It's not as good as Empire.... but still very good.
This review reportedly contains spoilers. I can handle the truth.
Yes, this is the first time I have seen this.
Finalmente assisti, não sei porque demorei tanto, que vergonha!
George Lucas kick started a new era in sci-fi by bringing top notch special effects and dynamic action to a genre that had in so far dealt mostly with alien invasions. Only Flash Gordon had done space opera in matinee serial form, and Lucas went ahead and captured its spirit, mixed it up with Joseph Campbell writings on heroes and mythologies, and Akira Kurosawa's "Hidden Fortress" template, and came up with a winner. Youthful cast (which became big name) provide spirited performances, even if sometimes they have to fight the basic dialogue. Veteran actors Alec Guinness and Peter Cushing add class. The droids (C3P0 and R2D2) have a life of their own, and provide effectively great comic relief. The plot…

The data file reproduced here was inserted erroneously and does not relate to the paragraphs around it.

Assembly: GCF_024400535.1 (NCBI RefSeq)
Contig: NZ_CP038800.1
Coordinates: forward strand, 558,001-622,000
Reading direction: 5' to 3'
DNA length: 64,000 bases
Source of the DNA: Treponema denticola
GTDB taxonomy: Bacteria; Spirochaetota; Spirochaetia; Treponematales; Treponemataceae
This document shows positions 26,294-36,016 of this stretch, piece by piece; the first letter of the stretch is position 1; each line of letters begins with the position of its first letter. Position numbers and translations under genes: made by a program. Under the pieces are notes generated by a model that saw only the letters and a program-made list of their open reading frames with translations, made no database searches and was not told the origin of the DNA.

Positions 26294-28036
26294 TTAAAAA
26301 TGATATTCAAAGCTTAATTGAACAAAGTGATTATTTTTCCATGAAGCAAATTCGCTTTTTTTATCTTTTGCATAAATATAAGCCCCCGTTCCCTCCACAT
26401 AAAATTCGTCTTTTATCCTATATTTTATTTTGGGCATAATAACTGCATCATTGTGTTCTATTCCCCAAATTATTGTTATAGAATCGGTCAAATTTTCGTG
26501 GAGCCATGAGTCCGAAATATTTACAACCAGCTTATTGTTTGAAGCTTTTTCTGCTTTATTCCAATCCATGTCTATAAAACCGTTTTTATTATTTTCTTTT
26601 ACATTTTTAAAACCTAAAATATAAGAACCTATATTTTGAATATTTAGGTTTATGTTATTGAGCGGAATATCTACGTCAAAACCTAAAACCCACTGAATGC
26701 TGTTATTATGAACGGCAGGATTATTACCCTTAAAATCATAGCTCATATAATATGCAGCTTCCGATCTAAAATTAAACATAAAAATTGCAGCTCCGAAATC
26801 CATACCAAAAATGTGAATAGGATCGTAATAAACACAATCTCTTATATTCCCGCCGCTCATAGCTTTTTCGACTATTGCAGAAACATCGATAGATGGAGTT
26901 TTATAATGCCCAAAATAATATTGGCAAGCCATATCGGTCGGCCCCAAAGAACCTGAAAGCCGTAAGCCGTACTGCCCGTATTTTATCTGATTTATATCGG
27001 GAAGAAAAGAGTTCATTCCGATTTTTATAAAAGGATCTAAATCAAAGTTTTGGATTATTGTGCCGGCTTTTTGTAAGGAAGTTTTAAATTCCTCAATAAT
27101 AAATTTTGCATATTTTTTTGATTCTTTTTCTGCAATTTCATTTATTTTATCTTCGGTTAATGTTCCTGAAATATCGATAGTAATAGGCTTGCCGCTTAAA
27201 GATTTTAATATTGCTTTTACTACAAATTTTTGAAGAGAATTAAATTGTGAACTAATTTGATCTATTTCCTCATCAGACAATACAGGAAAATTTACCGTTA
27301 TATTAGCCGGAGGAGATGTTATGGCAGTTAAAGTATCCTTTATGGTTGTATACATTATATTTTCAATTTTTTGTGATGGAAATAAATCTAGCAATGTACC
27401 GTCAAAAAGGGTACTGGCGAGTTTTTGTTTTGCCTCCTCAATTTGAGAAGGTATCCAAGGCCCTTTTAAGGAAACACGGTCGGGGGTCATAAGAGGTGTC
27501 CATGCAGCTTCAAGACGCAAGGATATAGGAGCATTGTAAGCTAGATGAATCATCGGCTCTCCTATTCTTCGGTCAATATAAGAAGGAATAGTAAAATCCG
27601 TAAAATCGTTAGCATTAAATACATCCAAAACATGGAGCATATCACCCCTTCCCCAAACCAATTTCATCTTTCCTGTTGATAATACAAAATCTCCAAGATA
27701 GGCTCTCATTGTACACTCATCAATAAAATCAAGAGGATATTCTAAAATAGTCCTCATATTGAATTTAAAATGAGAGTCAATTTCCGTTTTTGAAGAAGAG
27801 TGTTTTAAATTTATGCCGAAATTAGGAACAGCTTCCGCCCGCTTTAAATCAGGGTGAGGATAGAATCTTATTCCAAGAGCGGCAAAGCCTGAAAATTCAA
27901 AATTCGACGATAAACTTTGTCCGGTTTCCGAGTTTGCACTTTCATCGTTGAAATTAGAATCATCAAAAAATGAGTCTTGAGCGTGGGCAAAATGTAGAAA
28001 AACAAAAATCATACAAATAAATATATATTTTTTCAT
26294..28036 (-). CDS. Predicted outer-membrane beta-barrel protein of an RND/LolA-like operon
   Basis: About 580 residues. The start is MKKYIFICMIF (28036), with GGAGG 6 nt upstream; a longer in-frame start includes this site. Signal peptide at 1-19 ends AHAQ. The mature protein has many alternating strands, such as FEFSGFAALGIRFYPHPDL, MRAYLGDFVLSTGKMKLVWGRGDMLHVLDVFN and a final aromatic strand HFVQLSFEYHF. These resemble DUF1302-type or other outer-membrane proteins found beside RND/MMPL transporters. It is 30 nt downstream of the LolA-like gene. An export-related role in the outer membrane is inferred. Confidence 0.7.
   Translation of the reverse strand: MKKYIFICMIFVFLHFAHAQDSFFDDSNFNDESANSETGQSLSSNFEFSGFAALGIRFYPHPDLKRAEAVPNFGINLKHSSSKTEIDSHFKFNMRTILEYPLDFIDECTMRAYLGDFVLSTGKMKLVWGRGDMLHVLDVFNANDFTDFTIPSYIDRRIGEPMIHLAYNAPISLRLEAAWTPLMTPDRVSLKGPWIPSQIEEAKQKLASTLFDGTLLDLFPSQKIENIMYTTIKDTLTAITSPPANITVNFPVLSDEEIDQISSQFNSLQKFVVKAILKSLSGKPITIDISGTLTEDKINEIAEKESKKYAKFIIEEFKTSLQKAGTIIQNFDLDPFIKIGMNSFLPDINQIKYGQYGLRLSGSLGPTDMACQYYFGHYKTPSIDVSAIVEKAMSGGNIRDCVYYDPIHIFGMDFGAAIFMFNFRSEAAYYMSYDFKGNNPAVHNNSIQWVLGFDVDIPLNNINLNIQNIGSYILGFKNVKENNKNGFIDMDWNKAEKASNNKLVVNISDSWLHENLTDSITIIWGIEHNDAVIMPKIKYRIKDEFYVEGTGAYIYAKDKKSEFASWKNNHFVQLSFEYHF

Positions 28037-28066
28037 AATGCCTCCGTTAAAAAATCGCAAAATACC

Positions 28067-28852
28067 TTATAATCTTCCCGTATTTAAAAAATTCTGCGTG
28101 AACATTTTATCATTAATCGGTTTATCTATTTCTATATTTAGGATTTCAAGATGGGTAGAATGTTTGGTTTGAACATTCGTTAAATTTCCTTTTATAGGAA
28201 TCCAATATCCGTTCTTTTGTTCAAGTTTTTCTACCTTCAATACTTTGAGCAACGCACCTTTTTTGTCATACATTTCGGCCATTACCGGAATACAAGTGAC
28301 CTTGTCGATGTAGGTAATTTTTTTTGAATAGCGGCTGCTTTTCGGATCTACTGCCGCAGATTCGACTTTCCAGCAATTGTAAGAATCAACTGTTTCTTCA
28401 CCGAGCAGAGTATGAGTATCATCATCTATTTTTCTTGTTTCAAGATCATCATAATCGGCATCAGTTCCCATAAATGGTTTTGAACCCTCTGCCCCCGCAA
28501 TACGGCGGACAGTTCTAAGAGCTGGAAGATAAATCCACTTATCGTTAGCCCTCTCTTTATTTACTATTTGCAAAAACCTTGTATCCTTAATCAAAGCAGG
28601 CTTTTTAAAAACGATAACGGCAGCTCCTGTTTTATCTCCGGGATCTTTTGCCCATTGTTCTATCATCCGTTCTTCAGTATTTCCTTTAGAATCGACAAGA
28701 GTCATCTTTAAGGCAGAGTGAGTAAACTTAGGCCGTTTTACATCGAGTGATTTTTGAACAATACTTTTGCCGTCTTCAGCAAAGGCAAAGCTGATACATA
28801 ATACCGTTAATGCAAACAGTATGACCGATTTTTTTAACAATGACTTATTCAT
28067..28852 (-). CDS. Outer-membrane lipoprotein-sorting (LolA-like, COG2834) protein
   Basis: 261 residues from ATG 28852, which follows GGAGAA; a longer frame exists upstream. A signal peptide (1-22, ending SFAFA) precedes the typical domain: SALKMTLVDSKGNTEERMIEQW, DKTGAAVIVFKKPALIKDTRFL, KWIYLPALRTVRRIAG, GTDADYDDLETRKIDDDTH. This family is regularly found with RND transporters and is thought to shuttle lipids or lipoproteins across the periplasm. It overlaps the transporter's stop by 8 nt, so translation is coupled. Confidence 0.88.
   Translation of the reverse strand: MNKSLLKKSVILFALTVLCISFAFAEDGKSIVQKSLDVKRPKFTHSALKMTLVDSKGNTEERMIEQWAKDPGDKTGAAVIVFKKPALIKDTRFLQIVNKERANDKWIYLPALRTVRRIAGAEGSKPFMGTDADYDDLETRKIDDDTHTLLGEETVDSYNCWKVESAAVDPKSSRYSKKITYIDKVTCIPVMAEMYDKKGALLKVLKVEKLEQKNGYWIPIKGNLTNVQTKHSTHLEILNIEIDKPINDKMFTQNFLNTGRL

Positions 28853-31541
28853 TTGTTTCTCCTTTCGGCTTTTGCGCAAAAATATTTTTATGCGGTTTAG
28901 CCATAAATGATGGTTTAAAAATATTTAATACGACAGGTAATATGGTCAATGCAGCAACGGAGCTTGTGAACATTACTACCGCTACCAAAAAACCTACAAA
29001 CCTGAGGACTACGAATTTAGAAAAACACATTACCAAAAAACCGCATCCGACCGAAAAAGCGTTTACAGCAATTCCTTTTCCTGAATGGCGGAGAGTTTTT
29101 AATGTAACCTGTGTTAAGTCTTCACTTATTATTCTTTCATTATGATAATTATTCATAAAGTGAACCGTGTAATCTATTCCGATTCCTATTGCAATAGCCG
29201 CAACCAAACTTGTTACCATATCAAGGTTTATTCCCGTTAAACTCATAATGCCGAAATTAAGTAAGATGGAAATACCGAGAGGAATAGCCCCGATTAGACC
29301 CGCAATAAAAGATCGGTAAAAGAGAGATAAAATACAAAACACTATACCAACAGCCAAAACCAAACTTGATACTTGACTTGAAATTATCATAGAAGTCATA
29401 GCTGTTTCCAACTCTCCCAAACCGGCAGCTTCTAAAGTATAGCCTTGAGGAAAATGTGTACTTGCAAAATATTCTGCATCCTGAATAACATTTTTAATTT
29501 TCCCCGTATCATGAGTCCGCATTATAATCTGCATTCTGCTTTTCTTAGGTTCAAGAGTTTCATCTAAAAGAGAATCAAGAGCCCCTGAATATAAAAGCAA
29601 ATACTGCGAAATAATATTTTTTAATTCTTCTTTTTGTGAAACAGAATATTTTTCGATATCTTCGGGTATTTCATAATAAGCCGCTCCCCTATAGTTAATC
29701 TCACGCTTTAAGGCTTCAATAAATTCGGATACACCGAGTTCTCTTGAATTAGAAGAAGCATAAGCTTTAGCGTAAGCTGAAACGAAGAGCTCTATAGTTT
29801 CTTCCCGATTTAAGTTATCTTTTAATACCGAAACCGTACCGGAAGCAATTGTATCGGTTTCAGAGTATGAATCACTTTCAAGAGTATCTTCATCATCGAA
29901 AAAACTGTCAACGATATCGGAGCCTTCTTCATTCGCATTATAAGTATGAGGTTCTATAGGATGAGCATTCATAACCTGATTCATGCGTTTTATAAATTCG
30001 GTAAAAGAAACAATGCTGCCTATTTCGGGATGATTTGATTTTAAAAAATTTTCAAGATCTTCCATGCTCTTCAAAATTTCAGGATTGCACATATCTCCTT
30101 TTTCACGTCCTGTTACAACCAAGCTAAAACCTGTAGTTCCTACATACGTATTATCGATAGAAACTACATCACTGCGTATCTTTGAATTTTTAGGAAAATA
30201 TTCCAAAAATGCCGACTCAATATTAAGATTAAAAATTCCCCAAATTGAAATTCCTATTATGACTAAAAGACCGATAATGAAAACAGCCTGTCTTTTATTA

I've been watching this movie compulsively since I was 3 years old. My son is 3 years old now, and I bought the original trilogy on Blu-Ray a while ago mainly with the intention of watching them with him. However, I don't think I'll be doing that anytime soon unless he starts asking about it and showing some major interest in it. Despite my childhood obsession it's been probably 10 or 15 years since I've watched it all the way through, so that might be enough distance from my childhood fervor to comment on it in some constructive way now.
With that disclaimer, the main thing I noticed this time around is how little time and emotion is spent on…